Career Profile: Speech Language Pathologist
Why Is Speech Language Pathology a Job of Tomorrow?
As connections and networking become more prominent in the business and social world, the need for those with speaking disorders to seek help will increase. Thus the demand will remain high for speech language pathologists, who aid those who struggle with verbal communication, allowing them to develop their speaking skills. Employment opportunities for speech language pathologists are expected to rise 11 percent, according to the Bureau of Labor Statistics. Speech language pathologists earn an average salary of $57,710 annually.
What Does a Speech Language Pathologist Do?
Speech language pathologists work with those who struggle with verbal communication. The issue may be with sound production, stuttering, voice disorders that cause the speaker to have an inappropriate pitch or volume, accent modification, swallowing difficulties or a cognitive disorder that hinders communication. A number of disorders and conditions can lead to swallowing issues or cognitive disorders, including stroke, cerebral palsy and mental retardation. Speech language pathologists therefore work with patients who were born with speech problems as well as those affected by trauma. The pathologist will meet with clients and their loved ones to determine what route of action to take to remedy the speech problem. Pathologists may have patients work on strengthening their muscles to speak and swallow, or work on producing sounds and words. They also track the progress of the patient to ensure that the treatment is working. Pathologists typically work alongside physicians.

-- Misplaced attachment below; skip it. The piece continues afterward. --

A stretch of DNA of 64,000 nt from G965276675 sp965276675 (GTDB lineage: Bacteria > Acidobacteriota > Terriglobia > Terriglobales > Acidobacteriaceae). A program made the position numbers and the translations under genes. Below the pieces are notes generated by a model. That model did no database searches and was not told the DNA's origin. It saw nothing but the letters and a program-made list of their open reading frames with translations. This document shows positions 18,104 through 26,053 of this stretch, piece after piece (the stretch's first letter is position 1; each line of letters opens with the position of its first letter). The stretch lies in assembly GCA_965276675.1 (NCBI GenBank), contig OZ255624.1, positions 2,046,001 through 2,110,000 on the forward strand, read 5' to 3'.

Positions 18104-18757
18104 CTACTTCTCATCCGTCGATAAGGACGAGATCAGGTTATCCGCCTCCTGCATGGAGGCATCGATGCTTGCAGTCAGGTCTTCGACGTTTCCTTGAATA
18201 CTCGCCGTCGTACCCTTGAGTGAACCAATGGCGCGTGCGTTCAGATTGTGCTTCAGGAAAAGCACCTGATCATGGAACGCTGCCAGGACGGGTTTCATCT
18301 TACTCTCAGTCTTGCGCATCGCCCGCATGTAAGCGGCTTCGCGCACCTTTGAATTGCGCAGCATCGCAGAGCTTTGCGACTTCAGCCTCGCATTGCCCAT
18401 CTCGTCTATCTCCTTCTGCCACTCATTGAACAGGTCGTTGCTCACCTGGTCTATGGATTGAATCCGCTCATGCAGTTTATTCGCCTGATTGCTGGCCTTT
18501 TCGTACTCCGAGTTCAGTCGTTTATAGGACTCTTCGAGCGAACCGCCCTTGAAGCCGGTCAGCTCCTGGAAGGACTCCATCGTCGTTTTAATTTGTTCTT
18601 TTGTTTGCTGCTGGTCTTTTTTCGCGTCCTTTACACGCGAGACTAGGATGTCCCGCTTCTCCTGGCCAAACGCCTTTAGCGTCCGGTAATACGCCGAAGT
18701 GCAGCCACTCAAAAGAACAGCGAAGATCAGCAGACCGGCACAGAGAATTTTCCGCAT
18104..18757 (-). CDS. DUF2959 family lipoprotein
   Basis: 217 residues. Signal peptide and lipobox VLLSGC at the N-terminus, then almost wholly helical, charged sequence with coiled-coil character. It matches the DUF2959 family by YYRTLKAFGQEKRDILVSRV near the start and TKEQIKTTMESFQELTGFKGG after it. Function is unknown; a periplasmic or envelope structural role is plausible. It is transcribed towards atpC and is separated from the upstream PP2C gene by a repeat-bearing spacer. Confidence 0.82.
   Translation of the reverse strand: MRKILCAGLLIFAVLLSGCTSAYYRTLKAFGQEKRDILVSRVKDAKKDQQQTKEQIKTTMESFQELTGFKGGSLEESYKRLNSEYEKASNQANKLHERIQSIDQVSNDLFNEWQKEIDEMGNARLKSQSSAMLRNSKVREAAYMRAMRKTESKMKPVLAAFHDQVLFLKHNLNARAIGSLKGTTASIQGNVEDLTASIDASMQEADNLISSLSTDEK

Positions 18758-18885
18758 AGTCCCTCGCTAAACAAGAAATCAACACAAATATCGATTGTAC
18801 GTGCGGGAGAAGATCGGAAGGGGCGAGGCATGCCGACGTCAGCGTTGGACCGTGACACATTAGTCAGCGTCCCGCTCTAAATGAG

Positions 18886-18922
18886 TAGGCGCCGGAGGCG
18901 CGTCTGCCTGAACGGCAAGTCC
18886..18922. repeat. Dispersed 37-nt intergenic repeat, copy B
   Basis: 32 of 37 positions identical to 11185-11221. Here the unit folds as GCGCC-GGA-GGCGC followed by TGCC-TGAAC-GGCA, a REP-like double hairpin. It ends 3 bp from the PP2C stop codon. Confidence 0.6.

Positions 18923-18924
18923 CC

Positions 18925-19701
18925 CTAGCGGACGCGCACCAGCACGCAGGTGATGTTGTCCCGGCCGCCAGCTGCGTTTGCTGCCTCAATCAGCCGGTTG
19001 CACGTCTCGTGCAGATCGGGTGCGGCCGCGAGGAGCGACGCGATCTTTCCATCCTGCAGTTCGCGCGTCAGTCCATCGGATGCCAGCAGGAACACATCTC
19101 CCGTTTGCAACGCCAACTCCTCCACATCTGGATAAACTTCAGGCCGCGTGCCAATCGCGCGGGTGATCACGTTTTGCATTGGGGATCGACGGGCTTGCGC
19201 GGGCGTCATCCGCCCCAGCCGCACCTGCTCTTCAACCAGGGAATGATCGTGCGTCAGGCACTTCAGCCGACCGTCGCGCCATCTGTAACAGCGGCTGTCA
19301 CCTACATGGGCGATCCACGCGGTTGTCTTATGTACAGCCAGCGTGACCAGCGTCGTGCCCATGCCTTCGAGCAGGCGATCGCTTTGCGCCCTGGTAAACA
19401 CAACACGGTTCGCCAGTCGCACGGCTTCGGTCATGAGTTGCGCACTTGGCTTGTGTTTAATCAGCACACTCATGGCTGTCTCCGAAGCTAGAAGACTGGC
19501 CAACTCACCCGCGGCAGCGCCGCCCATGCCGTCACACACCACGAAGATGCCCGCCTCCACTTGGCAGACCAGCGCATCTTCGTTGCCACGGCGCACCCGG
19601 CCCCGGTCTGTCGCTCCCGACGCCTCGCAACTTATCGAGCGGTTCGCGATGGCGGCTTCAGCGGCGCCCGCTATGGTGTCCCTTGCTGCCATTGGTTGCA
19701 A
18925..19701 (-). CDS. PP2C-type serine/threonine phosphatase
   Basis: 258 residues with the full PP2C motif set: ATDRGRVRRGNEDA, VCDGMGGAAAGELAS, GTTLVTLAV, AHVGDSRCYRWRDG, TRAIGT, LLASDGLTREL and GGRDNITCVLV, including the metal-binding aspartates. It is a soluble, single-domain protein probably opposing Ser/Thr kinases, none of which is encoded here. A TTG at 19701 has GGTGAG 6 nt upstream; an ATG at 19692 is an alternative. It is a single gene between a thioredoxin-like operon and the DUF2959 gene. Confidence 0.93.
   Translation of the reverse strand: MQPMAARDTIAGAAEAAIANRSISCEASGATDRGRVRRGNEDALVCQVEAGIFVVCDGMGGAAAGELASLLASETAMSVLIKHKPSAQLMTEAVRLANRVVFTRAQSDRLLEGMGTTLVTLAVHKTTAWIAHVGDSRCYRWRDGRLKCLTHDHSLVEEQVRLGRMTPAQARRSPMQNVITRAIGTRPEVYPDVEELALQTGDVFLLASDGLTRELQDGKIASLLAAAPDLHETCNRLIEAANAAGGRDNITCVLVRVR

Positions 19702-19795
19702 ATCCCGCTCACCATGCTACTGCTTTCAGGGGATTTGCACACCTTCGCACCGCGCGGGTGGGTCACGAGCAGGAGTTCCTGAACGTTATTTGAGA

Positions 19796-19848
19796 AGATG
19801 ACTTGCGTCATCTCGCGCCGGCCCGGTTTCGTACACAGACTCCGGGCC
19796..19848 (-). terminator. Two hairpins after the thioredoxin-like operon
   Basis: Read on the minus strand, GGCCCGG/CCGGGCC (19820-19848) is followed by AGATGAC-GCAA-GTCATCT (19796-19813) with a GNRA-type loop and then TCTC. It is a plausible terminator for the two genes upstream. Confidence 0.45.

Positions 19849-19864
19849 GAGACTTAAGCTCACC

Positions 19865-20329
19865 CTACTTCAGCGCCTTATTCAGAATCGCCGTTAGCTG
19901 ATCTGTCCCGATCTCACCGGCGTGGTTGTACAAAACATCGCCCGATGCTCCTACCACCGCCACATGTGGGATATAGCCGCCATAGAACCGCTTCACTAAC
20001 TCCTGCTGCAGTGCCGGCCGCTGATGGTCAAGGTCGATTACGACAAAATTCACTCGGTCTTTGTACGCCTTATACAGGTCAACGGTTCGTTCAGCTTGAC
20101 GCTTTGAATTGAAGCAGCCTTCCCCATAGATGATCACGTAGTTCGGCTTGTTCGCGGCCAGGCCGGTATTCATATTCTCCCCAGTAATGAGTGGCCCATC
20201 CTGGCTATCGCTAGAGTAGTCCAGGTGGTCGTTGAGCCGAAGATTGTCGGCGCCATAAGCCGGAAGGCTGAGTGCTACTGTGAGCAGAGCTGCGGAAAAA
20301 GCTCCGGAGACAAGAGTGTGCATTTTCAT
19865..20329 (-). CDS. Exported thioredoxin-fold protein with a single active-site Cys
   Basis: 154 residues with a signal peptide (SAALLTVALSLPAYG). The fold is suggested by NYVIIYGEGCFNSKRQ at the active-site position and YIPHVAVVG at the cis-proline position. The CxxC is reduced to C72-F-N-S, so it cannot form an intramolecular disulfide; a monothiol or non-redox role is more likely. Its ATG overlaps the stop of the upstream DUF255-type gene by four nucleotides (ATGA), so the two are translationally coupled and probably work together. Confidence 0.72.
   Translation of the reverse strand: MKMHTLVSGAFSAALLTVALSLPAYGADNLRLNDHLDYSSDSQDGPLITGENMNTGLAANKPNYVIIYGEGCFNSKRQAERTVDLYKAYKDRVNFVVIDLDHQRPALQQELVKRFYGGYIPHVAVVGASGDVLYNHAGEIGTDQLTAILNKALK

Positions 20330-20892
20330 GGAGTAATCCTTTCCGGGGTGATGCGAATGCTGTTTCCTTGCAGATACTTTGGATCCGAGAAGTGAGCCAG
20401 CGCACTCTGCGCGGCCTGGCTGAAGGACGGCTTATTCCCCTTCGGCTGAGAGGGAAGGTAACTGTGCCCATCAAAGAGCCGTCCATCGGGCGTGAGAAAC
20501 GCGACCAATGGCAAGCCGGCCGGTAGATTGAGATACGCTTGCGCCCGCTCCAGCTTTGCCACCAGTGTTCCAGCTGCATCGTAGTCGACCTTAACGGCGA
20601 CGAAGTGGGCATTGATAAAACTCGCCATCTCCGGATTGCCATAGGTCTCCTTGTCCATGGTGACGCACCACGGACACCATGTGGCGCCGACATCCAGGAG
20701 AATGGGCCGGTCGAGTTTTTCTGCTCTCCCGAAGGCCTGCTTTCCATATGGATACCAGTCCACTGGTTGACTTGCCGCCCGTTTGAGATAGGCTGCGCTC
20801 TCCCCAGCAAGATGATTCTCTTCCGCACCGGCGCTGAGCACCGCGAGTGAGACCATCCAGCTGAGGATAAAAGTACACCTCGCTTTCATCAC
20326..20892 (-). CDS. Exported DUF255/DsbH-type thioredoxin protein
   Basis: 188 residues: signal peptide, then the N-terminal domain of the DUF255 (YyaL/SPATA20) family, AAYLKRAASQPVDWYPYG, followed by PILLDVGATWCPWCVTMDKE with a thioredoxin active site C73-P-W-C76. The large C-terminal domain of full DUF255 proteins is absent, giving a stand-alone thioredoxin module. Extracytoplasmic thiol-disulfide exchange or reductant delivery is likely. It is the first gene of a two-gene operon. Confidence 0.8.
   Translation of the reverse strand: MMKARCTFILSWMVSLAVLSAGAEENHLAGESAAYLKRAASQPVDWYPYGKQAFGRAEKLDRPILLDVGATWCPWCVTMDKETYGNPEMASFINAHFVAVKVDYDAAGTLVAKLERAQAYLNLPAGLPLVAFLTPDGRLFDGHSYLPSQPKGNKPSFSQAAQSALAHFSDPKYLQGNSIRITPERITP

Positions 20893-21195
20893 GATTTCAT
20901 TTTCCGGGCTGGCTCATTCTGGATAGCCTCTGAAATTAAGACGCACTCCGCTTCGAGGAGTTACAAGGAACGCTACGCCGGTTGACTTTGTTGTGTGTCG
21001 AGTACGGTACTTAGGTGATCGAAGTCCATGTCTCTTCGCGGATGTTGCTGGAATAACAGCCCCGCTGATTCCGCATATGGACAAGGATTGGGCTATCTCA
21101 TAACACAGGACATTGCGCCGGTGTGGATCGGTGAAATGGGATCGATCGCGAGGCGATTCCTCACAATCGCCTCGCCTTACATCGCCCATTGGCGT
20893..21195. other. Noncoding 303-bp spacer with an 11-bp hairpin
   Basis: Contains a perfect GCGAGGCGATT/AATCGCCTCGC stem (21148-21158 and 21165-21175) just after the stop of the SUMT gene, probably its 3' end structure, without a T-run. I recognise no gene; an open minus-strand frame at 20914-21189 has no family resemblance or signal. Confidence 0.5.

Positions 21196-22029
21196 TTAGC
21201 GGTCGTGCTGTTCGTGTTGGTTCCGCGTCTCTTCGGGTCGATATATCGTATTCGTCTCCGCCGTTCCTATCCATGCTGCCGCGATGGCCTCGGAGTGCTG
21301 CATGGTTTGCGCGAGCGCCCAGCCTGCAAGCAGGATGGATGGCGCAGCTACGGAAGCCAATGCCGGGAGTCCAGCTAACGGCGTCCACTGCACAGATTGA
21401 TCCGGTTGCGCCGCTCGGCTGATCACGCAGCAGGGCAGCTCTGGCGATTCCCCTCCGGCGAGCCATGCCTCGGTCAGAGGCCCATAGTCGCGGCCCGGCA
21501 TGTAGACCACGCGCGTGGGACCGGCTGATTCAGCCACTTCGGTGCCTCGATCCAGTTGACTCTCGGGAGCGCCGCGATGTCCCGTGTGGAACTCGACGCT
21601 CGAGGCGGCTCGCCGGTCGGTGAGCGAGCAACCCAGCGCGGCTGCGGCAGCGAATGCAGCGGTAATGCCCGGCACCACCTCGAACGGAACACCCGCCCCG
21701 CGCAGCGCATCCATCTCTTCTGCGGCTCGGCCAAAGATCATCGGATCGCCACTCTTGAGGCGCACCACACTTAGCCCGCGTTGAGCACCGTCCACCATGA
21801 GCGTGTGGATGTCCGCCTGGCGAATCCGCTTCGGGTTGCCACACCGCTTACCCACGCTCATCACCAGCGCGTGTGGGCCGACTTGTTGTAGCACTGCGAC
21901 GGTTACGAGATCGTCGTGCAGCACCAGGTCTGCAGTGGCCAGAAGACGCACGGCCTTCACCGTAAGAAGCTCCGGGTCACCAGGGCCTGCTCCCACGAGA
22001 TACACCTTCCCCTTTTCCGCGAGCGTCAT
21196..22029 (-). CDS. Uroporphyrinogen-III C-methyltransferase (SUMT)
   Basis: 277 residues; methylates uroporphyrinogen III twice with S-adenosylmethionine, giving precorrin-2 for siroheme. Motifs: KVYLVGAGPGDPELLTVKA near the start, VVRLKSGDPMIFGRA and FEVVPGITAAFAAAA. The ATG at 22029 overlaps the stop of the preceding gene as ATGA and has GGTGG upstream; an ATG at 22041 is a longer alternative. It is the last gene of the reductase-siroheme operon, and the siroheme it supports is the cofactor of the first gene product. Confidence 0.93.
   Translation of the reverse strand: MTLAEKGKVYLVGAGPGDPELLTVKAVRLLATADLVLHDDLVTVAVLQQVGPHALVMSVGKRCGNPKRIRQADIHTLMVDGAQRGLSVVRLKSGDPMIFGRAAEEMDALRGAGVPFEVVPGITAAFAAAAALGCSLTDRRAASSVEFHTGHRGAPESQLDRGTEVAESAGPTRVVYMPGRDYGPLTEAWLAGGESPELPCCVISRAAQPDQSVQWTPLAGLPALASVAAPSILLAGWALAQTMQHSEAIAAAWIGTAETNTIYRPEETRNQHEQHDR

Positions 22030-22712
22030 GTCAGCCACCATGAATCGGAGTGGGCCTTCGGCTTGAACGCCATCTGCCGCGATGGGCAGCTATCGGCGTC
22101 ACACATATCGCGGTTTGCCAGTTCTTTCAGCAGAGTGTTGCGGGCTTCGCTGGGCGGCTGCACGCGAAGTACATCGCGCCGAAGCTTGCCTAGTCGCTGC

What Kind of Training Do I Need to Become a Speech Language Pathologist?
Speech language pathologists must have a master's degree in a speech language pathology program. This typically takes two to three years to earn after completing a bachelor's degree. A master's program for this field of study covers such topics as anatomy and physiology. Most states require that speech language pathologists obtain licensure before practicing. To earn this, pathologists must pass an examination and complete about 375 hours of supervised clinical work and nine months of professional work. Many states also require pathologists to take part in continuing education in order to renew their licenses.